Golf fans are very familiar with the par-three 12th at Augusta National. It sits precariously on the banks of Rae's Creek.
A player cannot afford to be short here. Any ball not reaching the back two-thirds of the green is in danger of rolling back down the shaved bank and into the creek.
The green slopes severely down to the front, and even a putt struck too firmly is in danger of running off the front and into Rae's Creek.
Although it is the shortest hole on the golf course at 155 yards, it plays the second toughest to an average of 3.3 shots per player.
The middle hole in "Amen Corner" is subject to the swirling winds and presents a small margin of error for a golfer.
Especially when tensions are high and the green jacket is on the line on Sunday afternoon.
Hole No. 3 at Augusta National is normally not given much attention. I find it to be a very intriguing hole and one of the key holes on the entire course.
Bobby Jones and Dr. Alistair McKenzie both believed that one of the key components of any good golf hole was the options that it presented to the professional and amateur golfer alike.
No. 3 offers a variety of options and routes available to navigate this true gem of a short par-four.
The hole plays slightly uphill and can be reached by the longest of hitters. Gary Woodland, Dustin Johnson and Bubba Watson may have a go at it during the tournament.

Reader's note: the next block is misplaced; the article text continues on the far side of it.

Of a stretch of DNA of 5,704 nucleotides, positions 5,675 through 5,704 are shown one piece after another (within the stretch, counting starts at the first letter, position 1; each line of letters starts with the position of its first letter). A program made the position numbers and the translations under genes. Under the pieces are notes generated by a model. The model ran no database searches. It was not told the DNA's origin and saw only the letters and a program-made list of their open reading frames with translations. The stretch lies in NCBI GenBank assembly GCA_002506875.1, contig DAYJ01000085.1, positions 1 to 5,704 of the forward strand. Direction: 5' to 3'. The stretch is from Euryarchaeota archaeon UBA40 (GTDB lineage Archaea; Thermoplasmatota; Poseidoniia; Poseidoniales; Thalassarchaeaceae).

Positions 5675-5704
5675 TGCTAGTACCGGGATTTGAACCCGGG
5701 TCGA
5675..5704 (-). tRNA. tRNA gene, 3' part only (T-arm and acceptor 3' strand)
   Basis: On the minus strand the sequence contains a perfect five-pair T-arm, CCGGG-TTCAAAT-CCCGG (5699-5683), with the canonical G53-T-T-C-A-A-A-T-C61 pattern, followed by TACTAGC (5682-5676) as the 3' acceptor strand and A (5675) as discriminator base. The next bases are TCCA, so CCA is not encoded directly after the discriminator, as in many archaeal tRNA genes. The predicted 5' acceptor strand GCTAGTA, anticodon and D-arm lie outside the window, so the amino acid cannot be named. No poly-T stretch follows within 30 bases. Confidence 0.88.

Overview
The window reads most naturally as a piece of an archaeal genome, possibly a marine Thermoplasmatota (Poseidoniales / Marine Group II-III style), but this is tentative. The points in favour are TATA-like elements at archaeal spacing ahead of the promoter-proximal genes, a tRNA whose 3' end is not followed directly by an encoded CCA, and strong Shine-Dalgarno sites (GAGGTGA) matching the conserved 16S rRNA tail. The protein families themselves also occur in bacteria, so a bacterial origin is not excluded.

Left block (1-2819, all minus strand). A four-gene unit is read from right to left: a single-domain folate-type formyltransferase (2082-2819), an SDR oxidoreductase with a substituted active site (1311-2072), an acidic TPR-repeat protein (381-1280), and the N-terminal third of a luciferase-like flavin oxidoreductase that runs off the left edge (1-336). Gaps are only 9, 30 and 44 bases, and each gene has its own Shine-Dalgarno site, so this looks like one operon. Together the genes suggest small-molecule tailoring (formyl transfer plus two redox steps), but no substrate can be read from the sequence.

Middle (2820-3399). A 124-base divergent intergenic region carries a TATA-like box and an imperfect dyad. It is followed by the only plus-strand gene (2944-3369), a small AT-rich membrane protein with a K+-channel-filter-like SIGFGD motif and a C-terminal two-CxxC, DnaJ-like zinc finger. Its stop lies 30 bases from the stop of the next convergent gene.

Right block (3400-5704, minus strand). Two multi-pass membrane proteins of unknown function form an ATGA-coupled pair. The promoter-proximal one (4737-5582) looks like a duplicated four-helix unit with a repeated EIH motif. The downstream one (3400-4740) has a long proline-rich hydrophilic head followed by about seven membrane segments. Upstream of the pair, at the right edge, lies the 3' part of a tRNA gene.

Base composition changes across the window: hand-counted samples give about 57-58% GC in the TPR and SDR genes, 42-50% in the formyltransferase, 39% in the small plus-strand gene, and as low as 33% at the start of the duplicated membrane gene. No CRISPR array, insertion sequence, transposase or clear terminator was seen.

There are also two other routes that can yield birdies.
Players can drive over the collection of bunkers on the left side of the fairway to a section of fairway that will give a perfect line for the second shot of approximately 30 yards onto the green.
This line is especially attractive if the pin is placed on the little knob at the green's highest point on the extreme right side of the green.
The third option is to lay well back behind the bunkers that will give the player a full wedge shot into the green. When the pin is on the left side of the green, this may be the smart play.
Flowering Peach is the 14th-easiest hole on the golf course.
If a player comes away with par or more, he has lost valuable shots to the field.
Players walk off one of the easiest holes at Augusta National and then must face one of the more difficult holes the long treacherous par-three No. 4.
This hole was lengthened in 2006 to 240 yards and requires a precisely struck long iron or hybrid club to a green that slopes from right to left.
It is also protected to two deep bunkers. One protects the front right portion of the green and the other will catch any pull or overdrawn tee shot into the left side of the green.
The historical average of 3.29 shots per player ranks it right behind the famed 12th and is always among the five most difficult holes at Augusta National.
Players will be very happy to make a three on this hole and move quickly to No. 5.
No. 8, known as Yellow Jasmine, plays back uphill away from the club house and is a key hole on the front nine.
Even though it is only 500 yards in length because it is so severely uphill, the players cannot see the green for their second shots and only a few players will be able to reach it in two shots.